Washington DC, October 20, 2010 – CSB Chairperson Rafael Moure-Eraso today commended the governor and legislature of West Virginia for their positive response to a CSB recommendation that propane technicians in the state be trained, certified, and licensed.
The Board issued the recommendation following an investigation of a propane explosion at the Little General Store in Ghent, West Virginia, that took place on January 30, 2007. The explosion killed four and seriously injured five others. The CSB found that a junior propane service technician was preparing to transfer propane, unsupervised, from a previous supplier's tank located next to an outside wall of the store to a new supplier's tank located 10 feet from the building. The investigation determined the technician fully removed a safety plug from a malfunctioning liquid withdrawal valve, which caused an uncontrollable release of propane and prevented the technician from resealing the open valve. Propane entered the store through the nearby ventilation system. The technician had only 45 days of limited on-the-job training with his supervisor.
Dr. Moure-Eraso said, “The Board recently voted to designate West Virginia’s response as "Closed-Acceptable Action," meaning the state’s action fully meets the intent of those recommendations. By taking this action, the state assures that anyone working with liquefied petroleum gas systems in West Virginia – from installation to maintenance – is to be fully qualified; and that means lives will not be lost due to a similar incident such as the Ghent tragedy.”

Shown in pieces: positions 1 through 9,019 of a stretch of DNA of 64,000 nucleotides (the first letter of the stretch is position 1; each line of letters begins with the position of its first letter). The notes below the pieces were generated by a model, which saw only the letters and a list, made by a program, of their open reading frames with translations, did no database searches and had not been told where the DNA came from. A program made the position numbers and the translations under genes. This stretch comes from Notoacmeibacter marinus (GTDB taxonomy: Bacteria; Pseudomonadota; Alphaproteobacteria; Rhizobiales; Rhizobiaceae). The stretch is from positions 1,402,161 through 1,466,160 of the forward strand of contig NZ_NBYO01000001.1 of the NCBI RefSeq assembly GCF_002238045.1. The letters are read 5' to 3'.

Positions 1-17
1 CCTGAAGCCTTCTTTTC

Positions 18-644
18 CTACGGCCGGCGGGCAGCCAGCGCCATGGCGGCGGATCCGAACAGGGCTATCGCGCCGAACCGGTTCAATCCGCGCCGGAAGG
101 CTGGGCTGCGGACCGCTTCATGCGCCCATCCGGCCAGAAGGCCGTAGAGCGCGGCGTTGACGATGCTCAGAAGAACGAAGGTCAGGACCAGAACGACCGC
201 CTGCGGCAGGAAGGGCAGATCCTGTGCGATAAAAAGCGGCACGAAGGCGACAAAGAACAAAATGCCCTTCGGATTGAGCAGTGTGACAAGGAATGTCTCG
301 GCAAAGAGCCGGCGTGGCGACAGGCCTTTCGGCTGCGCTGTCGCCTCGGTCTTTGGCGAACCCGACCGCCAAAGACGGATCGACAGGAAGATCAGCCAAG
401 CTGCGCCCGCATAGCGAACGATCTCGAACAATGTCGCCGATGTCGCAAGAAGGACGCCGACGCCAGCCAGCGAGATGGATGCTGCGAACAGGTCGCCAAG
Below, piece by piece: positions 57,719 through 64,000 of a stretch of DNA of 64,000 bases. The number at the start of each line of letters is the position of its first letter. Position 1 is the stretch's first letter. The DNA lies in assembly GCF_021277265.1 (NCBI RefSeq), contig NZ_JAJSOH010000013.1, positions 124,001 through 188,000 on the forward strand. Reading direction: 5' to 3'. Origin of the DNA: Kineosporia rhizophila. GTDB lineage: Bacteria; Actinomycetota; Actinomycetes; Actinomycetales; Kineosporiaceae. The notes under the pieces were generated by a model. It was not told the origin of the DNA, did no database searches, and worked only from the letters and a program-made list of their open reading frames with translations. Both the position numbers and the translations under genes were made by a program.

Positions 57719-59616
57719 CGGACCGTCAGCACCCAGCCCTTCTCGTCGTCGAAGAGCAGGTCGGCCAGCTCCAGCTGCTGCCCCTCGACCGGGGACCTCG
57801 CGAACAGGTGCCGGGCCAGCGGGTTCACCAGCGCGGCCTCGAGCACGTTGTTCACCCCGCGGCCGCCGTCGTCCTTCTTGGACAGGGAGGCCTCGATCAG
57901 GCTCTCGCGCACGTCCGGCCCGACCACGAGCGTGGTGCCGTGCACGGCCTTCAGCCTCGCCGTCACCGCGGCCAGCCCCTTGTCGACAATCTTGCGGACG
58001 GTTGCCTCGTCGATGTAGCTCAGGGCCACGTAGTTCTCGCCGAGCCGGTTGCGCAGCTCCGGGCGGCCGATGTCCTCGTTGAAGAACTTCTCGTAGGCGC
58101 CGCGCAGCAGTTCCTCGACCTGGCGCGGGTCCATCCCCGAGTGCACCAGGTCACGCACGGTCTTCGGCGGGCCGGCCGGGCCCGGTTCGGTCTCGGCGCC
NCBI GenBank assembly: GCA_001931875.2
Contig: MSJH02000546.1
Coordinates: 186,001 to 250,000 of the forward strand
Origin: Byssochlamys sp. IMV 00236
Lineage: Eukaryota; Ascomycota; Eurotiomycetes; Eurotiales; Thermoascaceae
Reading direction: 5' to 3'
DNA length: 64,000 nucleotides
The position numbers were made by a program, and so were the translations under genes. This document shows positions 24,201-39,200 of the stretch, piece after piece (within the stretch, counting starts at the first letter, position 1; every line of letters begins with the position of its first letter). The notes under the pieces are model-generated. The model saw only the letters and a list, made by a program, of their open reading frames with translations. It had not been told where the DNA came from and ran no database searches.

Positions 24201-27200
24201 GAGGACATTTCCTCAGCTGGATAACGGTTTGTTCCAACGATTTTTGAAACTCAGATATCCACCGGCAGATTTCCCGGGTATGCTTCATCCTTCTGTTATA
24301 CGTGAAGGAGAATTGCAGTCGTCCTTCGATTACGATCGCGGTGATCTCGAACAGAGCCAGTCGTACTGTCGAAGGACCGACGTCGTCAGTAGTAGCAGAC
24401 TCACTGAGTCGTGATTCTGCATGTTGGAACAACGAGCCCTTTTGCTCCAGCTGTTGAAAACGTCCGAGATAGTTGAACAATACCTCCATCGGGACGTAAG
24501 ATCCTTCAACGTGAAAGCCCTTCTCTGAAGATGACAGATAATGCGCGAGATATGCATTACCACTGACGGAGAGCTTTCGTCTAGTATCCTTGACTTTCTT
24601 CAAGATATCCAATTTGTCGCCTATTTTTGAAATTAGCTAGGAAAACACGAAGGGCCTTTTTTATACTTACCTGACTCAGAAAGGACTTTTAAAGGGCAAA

The CSB recommended that West Virginia “require training and qualification of individuals who operate bulk propane plants, dispense and deliver propane, install and service propane systems, and install propane appliances.” The CSB recommended this training be equivalent to the Certified Employee Training program (CETP) developed by the propane industry. The CSB investigation found many employers in the industry use CETP to train and certify employees on a number of topics including safe work practices during delivery and installation of propane tanks for homes, businesses, and bulk shipments of propane. The bill approved by the West Virginia legislature requires completion of CETP for anyone working with liquefied petroleum gas systems in the state.
The requirements of the bill went into effect on July 1, 2009, and the State Fire Marshal’s office reported to the CSB that the code was updated to implement the legislative mandate requiring certification and licensing.
Dr. Moure-Eraso said, “Propane is highly flammable and potentially hazardous. To ensure public safety, propane must be handled only by qualified and experienced technicians. I compliment all those in West Virginia who worked to accomplish passage of the legislation.”
The CSB is an independent federal agency charged with investigating chemical accidents. The agency's board members are appointed by the president and confirmed by the Senate. CSB investigations look into all aspects of chemical accidents, including physical causes such as equipment failure as well as inadequacies in regulations, industry standards, and safety management systems.
The Board does not issue citations or fines but does make safety recommendations to plants, industry organizations, labor groups, and regulatory agencies such as OSHA and EPA. Visit our website, www.csb.gov
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